But for a few days, the unsolved mystery of Hoffa's disappearance once again captivated the country.
Hoffa, who headed the powerful International Brotherhood of Teamsters Union at one point, was last seen outside a suburban Detroit restaurant in 1975, but his cold case is just one of many involving famous Americans who seemingly vanished without a trace.
Amelia Earhart, the first female aviator to fly across the Atlantic Ocean, disappeared over the Pacific Ocean as she tried to fly around the world in 1937.
D.B. Cooper is the alias given to a man who pulled off the only unsolved airline hijacking in this country's history when, in 1971, he stole $200,000 and then parachuted from the plane, never to be found.
Experts believe that it is a unique combination of fame and mystery that fuels people's fascination with these cases.
"Here are people who were already famous, had a reputation, and then suddenly they disappeared and nobody knows where they are," said Robert Thompson, a pop culture expert and professor at Syracuse University. "If Earhart's story, for instance, wasn't absolutely perfectly structured to have people be continually fascinated by her disappearance for another quarter century, I don't know what was. She's a celebrity who takes off, never arrives at her destination and nobody ever finds her. That's like a Zen-level of dramatic interest."
Dave Paulides, a former police investigator and author of the book, "Missing 411," which deals with unexplained disappearances in the wilds of North America, said that that sense of the unknown only serves to pique people's interest in these figures.
"It's that unknown that pulls at our brain to try to unravel it," he said. "It's the ultimate mystery.
"When you talk about cases like that, there's that thing we grew up with: What's out there in the dark? Don't go too far. Something scary might be out there," he added. "Maybe, in some instances where these people have disappeared, there really is something scary out there."
While both Hoffa and Earhart were prominent figures in their day, the fact that their cases continue to be unsolved has helped continue the public's interest in them.
"What keeps the cultural capital of the likes of Earhart and Hoffa is the fact that these are unsolved mysteries. That's what drives the fascination," said Thompson. "If Hoffa had died a natural death of old age, people who weren't alive when he was would not know him. He would not have remained a household name had it not been for the fact that he disappeared, so his multi-generational visibility is partly due to the fact that he hasn't been found.
"Earhart is different because of who she was," Thompson said. "She might have been someone who would have been talked about in schools and books even if she hasn't gone missing. But even so, when Earhart comes up in conversations, it's usually about the fact that she disappeared."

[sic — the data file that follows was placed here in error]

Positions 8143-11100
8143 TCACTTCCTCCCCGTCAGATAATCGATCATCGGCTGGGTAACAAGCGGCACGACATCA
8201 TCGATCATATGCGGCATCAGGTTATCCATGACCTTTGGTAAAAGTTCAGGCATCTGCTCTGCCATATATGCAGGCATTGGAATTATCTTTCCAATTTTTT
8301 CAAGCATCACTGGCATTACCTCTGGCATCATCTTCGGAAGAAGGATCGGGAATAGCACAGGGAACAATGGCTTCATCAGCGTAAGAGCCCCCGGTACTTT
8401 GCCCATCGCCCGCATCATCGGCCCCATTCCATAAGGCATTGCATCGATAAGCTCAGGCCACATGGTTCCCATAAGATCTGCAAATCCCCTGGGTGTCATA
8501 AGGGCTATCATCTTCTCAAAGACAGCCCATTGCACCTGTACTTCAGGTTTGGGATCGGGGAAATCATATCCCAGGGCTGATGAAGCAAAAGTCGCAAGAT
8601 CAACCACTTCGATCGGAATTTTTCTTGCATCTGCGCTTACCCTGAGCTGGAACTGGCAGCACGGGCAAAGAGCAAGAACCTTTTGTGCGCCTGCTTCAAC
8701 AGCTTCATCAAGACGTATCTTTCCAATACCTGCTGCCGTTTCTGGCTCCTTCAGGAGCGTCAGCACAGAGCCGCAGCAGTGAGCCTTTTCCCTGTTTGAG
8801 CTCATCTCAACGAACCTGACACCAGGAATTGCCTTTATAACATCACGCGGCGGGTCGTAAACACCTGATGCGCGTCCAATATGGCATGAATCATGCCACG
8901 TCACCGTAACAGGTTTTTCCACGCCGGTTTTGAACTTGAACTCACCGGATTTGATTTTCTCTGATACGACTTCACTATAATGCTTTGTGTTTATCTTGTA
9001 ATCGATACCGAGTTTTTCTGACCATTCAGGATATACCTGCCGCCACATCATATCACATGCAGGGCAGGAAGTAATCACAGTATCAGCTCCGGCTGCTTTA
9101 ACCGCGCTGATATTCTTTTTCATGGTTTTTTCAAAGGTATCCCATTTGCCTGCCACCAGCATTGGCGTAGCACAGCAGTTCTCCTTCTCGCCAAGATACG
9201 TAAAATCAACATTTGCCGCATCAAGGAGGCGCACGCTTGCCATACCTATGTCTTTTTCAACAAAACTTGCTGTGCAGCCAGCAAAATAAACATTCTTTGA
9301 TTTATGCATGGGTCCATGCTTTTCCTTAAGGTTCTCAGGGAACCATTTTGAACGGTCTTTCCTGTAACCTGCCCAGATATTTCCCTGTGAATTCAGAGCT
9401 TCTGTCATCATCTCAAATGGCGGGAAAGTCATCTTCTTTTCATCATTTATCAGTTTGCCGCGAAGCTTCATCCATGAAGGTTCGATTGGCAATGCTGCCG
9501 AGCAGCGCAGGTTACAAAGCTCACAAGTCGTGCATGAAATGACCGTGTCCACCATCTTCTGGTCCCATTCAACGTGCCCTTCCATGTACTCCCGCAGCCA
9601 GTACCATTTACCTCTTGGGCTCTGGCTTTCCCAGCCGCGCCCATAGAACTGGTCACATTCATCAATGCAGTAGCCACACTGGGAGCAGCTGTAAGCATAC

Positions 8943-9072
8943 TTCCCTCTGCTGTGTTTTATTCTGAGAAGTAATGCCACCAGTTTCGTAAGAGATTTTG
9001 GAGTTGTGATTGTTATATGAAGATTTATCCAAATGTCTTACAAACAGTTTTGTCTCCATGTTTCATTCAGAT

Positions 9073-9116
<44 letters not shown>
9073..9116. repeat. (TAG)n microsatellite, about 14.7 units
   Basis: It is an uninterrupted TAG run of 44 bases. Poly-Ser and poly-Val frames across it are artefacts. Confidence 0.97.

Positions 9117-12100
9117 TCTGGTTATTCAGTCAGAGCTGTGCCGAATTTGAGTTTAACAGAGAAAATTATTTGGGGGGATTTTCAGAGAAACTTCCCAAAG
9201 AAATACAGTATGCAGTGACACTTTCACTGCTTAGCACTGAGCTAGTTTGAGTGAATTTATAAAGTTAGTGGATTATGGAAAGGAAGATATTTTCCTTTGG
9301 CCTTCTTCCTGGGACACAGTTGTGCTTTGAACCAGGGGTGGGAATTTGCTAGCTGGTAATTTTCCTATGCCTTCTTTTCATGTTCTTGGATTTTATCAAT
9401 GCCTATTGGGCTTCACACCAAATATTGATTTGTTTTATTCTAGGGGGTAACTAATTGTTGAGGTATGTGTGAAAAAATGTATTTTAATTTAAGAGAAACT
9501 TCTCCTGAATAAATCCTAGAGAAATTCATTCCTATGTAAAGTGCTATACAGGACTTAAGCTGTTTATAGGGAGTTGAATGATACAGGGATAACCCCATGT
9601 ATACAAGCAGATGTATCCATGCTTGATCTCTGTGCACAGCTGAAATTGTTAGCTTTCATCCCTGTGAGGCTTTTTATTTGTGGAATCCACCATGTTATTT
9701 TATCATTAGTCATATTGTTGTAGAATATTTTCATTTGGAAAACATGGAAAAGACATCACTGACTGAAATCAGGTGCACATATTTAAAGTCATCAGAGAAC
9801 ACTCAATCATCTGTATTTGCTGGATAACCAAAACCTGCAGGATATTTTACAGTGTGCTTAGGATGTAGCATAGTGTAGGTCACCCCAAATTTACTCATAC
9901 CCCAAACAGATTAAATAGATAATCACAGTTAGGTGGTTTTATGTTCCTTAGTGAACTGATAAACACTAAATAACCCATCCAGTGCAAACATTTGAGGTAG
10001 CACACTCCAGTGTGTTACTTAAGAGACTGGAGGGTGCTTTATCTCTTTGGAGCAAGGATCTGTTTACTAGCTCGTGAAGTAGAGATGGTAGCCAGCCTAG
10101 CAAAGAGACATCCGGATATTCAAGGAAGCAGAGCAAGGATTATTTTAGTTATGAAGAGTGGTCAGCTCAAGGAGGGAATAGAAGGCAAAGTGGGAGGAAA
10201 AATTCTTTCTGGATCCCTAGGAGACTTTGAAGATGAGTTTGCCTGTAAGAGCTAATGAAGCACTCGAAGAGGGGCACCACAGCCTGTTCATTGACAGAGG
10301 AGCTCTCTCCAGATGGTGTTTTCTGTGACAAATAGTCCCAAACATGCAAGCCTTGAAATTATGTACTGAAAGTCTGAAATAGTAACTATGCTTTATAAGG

The specific circumstances surrounding the disappearances of Earhart and Hoffa only heighten the intrigue.
Whereas Earhart's case involved a romantic mystery of vanishing into some unknown space in the skies, Hoffa's case featured the frightening prospect of disappearing in a place that was anything but far-flung or out-of-sight, a development that continues to fascinate Dan Moldea, author of the book, "The Hoffa Wars."
"The thing that's always put the hook in me is the fact that here was an American citizen, well-known, who was snatched from a public place on a crowded street in broad daylight and was never heard from again," Moldea said. "That's not something that's supposed to happen in the United States."
Hoffa's disappearance has a unique level of intrigue because it was not merely about the man himself, but rather it involved a slew of other prominent figures.
"Hoffa is very much a part of lots of conspiracy theories -- the Marilyn Monroe thing, peddling tapes of JFK with a woman," Moldea said. "He was important on so many different levels."
More than three decades later, speculation runs rampant not only about how and why Hoffa disappeared, but where he ultimately ended up. Maybe buried beneath Giants Stadium in New Jersey? Or even dumped in a Florida swamp?
As time goes on, though, the obsession over what happened to Hoffa, Earhart, Cooper and others has started to fade slightly.
"In my generation, Hoffa was a big name," Moldea said. "I'm 62 and we are very familiar with who he was. But I find it remarkable that I'm finding fewer and fewer people who know."
The interest surrounding Cooper, for instance, has faded even faster, Thompson said, because the criminal was not famous before he pulled off his daring plane heist.
"In the cases of Hoffa and Earhart, we knew these people and then they disappeared," he said. "In the case of Cooper, we have created a sense of celebrity after the fact -- and those things tend not to go [multi-]generational."
Even as the legends of Hoffa and Earhart slowly start to wane with each generation, new unsolved mysteries that will become part of the American folklore of the 21st century are sure to arise.
"I think cases like Hoffa and Earhart may go away with time, but new ones will take their place," Paulides said.